Posted by: Green Knight | April 15, 2010

Lead Paint for Contractors

A friend tells me that NPR just did a broadcast on the “new” EPA regulations for contractors disturbing lead-based paint or lead-bearing substances while doing work not considered as “abatement.”  This includes things like window replacement, drywall, plumbing or electrical work, or touchup scrape & repainting. “Abatement,” on the other hand, is work that is specifically being done to minimize lead hazards.  I’m working on downloading the podcast today, but i’m told that a contractor who was interviewed was pissing and moaning that this will put them out of business.  Sorry, but that’s a load of CRAP.

First of all, OSHA has had lead standards for construction-worker protection since 1995, yet contractors consistently don’t provide personal protective equipment, ventilation, etc., so they don’t have a right to complain anyway.  Secondly, this “new” regulation is just standardizing what EPA and HUD have  had as “guidelines” since 1995, updated in 1997, and good luck getting a government-funded contract if you don’t comply with the guidelines.  I should stress that OSHA is there to protect workers only.  EPA is there to protect “human health and the environment.”  HUD never has figured out what their mission is, which is why i don’t like dealing with them; they don’t follow their own standards much of the time.  But the point is that there’s a lot of overlap…it may be confusing, but all these standards are there to protect people.  (HUD’s lead mission is to protect kids under 6, or 6 and under, meaning right up until 7; they can’t even agree with themselves on THAT.)

I’ve been teaching this one-day training class for “Lead-Safe Work Practices” for several YEARS, folks.  It is not financially burdensome to send your workers and supervisors through a one-day course that helps protect them and the occupants of the residences.  Sheesh!  And as far as the equipment that needs to be used, the OSHA standard has covered that for fifteen years.  Maybe some of these fly-by-night operations SHOULD be out of business?  All that’s happening here is that EPA is finally formalizing what’s already been on the books, but finally as official regulations.  And almost every state health department has had its own, enforceable regulations which mandate work practices at least as stringent as the federal “guidelines,” for years and years!  And the state programs generally apply to ALL residential (and sometimes commercial or industrial) lead projects, whether receiving Federal funding or not.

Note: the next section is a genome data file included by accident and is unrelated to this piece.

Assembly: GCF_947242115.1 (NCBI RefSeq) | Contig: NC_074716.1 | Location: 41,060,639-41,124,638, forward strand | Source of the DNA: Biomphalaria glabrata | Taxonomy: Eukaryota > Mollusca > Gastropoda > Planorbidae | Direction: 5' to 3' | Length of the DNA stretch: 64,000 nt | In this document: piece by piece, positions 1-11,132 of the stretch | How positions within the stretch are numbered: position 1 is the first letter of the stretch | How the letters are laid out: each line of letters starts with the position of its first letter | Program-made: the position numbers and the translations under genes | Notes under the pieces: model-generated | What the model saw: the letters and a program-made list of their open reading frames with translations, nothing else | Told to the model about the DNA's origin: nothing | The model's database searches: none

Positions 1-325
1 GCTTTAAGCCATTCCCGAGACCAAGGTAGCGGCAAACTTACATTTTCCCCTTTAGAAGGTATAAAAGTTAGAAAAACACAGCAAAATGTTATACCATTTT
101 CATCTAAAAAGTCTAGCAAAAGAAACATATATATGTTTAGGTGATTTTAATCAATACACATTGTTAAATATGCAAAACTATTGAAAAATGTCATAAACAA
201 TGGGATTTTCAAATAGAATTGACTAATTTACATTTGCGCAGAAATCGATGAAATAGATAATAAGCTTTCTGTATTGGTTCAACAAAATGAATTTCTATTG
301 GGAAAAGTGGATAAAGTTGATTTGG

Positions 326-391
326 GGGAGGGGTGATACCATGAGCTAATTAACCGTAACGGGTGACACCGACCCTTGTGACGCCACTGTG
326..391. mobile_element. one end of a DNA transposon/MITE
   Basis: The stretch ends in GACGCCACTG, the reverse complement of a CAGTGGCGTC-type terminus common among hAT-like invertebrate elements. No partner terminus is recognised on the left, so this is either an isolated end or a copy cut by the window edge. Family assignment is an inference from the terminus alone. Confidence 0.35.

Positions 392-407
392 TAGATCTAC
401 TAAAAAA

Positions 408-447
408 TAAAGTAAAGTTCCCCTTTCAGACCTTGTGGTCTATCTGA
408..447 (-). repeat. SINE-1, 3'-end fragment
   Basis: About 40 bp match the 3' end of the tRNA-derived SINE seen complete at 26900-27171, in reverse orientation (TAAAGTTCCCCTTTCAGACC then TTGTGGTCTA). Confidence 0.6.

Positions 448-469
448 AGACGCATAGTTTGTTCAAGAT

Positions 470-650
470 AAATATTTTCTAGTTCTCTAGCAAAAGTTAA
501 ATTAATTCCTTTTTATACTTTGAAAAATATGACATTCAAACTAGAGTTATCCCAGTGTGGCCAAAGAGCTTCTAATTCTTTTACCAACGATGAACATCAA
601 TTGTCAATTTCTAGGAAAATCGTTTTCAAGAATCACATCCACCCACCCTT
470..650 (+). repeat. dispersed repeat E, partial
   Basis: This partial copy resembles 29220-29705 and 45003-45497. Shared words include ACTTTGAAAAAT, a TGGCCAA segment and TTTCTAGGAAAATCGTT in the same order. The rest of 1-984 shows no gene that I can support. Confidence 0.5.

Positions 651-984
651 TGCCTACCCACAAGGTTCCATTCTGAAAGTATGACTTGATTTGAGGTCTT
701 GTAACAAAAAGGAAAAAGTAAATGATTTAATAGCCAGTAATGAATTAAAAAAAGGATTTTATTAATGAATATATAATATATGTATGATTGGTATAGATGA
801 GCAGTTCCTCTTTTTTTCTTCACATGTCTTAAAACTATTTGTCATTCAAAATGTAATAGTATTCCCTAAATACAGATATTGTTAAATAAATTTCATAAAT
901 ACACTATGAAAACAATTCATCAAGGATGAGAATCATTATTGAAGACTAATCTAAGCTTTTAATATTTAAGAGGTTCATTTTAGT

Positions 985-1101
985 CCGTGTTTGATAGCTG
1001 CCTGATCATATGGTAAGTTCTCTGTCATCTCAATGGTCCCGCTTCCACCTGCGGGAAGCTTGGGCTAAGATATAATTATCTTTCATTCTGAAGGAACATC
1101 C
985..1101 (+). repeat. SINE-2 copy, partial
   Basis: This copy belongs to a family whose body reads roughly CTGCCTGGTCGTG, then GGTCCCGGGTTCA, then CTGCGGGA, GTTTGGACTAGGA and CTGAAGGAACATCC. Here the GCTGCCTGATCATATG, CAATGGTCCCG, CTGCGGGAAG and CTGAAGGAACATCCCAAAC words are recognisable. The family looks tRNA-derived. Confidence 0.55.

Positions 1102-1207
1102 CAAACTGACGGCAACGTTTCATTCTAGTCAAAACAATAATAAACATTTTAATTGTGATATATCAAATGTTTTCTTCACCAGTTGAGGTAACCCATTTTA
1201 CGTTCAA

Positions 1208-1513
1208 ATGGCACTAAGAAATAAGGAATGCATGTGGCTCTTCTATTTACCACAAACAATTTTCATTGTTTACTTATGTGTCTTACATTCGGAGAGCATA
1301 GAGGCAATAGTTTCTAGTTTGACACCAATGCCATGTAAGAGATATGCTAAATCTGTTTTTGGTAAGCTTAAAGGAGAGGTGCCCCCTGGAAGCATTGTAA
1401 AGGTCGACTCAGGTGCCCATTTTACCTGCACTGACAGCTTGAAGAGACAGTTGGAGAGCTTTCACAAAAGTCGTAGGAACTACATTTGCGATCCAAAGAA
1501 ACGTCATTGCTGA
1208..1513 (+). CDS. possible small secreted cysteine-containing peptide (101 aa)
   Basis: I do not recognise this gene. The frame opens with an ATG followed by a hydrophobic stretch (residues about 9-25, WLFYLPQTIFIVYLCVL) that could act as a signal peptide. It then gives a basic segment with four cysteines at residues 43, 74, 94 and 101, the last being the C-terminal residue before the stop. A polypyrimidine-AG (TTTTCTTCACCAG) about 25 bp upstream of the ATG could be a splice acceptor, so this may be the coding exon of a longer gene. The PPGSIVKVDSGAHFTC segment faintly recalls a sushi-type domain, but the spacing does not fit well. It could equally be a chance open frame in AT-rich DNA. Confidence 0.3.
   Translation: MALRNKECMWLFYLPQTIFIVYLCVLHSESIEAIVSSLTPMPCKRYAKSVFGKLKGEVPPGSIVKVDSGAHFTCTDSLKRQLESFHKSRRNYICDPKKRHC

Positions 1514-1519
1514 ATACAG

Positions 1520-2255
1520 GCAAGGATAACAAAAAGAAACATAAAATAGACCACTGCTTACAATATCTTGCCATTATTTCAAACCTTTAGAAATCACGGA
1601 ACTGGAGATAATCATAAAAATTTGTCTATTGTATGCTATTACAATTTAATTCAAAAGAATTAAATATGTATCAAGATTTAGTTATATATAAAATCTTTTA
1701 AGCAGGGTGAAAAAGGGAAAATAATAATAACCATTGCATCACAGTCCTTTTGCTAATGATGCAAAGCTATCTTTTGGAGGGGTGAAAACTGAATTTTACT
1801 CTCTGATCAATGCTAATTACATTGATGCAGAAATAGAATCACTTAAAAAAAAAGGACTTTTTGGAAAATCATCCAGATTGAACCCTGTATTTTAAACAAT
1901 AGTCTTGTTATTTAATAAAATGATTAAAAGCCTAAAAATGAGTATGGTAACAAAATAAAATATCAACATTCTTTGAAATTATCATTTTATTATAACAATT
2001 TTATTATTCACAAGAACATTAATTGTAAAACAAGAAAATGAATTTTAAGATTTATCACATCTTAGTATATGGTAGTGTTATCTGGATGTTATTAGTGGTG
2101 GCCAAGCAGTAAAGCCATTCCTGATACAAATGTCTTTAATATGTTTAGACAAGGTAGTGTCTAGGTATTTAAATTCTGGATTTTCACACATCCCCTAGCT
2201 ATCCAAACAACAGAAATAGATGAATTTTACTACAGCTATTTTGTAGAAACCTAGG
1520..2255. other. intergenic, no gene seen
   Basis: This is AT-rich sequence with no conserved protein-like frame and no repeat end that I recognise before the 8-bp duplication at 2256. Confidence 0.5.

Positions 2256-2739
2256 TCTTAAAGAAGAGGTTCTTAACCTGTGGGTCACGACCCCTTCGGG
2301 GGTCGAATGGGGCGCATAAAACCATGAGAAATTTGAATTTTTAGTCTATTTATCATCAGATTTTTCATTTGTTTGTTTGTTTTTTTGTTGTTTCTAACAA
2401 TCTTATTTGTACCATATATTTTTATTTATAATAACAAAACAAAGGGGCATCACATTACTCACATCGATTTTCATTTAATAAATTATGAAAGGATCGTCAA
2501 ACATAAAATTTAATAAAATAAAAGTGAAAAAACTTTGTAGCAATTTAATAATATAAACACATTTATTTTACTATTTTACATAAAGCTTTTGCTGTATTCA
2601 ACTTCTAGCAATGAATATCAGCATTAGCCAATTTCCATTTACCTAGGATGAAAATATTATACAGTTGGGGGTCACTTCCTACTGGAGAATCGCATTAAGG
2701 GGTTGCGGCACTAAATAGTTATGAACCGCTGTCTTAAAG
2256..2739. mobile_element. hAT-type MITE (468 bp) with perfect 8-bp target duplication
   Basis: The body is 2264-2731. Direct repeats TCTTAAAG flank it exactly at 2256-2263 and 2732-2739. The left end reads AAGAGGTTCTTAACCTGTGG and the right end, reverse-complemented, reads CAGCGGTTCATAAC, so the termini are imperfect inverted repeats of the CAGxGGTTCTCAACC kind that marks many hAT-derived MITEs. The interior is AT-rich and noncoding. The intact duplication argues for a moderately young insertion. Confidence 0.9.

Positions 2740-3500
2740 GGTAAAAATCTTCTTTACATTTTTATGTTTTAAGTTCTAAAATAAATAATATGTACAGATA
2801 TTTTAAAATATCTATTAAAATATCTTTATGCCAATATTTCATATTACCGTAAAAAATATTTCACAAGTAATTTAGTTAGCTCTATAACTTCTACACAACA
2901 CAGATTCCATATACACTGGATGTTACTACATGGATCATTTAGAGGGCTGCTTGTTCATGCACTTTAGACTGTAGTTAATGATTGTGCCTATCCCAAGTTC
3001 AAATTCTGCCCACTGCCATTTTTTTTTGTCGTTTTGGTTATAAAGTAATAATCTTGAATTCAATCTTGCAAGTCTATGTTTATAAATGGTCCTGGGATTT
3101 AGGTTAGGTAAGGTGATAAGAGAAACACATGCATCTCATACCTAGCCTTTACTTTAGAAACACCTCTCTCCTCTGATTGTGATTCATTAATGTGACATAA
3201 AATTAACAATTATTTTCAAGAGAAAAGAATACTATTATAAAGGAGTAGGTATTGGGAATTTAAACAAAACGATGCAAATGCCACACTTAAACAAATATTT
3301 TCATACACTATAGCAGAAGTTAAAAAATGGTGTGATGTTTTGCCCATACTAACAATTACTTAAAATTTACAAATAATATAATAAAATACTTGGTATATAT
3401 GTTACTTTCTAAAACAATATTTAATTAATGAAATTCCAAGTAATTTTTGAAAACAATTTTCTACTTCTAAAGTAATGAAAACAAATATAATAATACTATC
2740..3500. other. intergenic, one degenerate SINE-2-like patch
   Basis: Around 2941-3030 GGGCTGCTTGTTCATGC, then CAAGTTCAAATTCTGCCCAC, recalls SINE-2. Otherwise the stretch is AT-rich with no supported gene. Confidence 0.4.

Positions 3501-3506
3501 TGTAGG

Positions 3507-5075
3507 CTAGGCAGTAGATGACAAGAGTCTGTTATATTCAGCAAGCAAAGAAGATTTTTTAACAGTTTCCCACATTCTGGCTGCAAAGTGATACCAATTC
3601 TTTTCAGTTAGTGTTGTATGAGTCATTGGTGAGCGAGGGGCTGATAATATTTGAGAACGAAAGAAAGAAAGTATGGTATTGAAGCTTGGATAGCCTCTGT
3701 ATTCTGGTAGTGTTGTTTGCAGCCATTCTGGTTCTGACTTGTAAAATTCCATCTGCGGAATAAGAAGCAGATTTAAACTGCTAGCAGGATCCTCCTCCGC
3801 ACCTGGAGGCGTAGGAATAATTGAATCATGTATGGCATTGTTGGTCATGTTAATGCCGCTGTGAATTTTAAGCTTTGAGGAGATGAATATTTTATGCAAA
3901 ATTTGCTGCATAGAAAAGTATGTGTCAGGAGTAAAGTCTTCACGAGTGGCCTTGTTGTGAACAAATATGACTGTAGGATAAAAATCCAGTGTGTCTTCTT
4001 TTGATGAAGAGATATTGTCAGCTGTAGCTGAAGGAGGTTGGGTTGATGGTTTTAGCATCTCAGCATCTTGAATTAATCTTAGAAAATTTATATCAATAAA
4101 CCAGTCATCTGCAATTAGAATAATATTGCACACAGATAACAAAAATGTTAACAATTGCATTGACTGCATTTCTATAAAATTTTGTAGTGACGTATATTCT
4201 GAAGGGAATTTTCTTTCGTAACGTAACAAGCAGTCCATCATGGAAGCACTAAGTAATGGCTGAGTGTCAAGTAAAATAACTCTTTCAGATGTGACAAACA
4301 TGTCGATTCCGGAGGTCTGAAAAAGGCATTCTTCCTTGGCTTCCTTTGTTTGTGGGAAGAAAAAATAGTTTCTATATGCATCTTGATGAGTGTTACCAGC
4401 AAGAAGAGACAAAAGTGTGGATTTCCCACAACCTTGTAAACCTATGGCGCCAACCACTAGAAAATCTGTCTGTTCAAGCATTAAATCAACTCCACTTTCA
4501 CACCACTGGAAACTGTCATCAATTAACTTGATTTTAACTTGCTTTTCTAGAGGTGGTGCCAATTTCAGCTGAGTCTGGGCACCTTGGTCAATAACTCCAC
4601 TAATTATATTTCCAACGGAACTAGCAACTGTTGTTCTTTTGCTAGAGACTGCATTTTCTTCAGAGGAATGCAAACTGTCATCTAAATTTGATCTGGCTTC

And it counts as “abatement” in any case if more than 6 square feet of lead-based paint inside a room in a residence, daycare center, or school, or more than 20 square feet on the exterior, is removed or disturbed, whether it started out as a lead job or not.  If it’s already an abatement job, then over 2 square feet inside a room is regulated.  The main difference now is that “renovators” will have to get a license through EPA (but not the state, at least not in Missouri).  The “might-as-well-be required” training requirements that have been there for years are no different, there are just the Federal license fees to pay now…not a deal-killer, just pass the costs on to the consumer.  Standard contractor procedure anyway.

So this is not really a “new” thing, and those crybabies need to get with the damned program or find some other profession.  ‘Nuff said?



  1. i just posted a couple of responses to a thread about the NPR article. see if you can guess which person i am!

  2. here’s a radio interview about this issue. same show i was on, but i’m not on this one.

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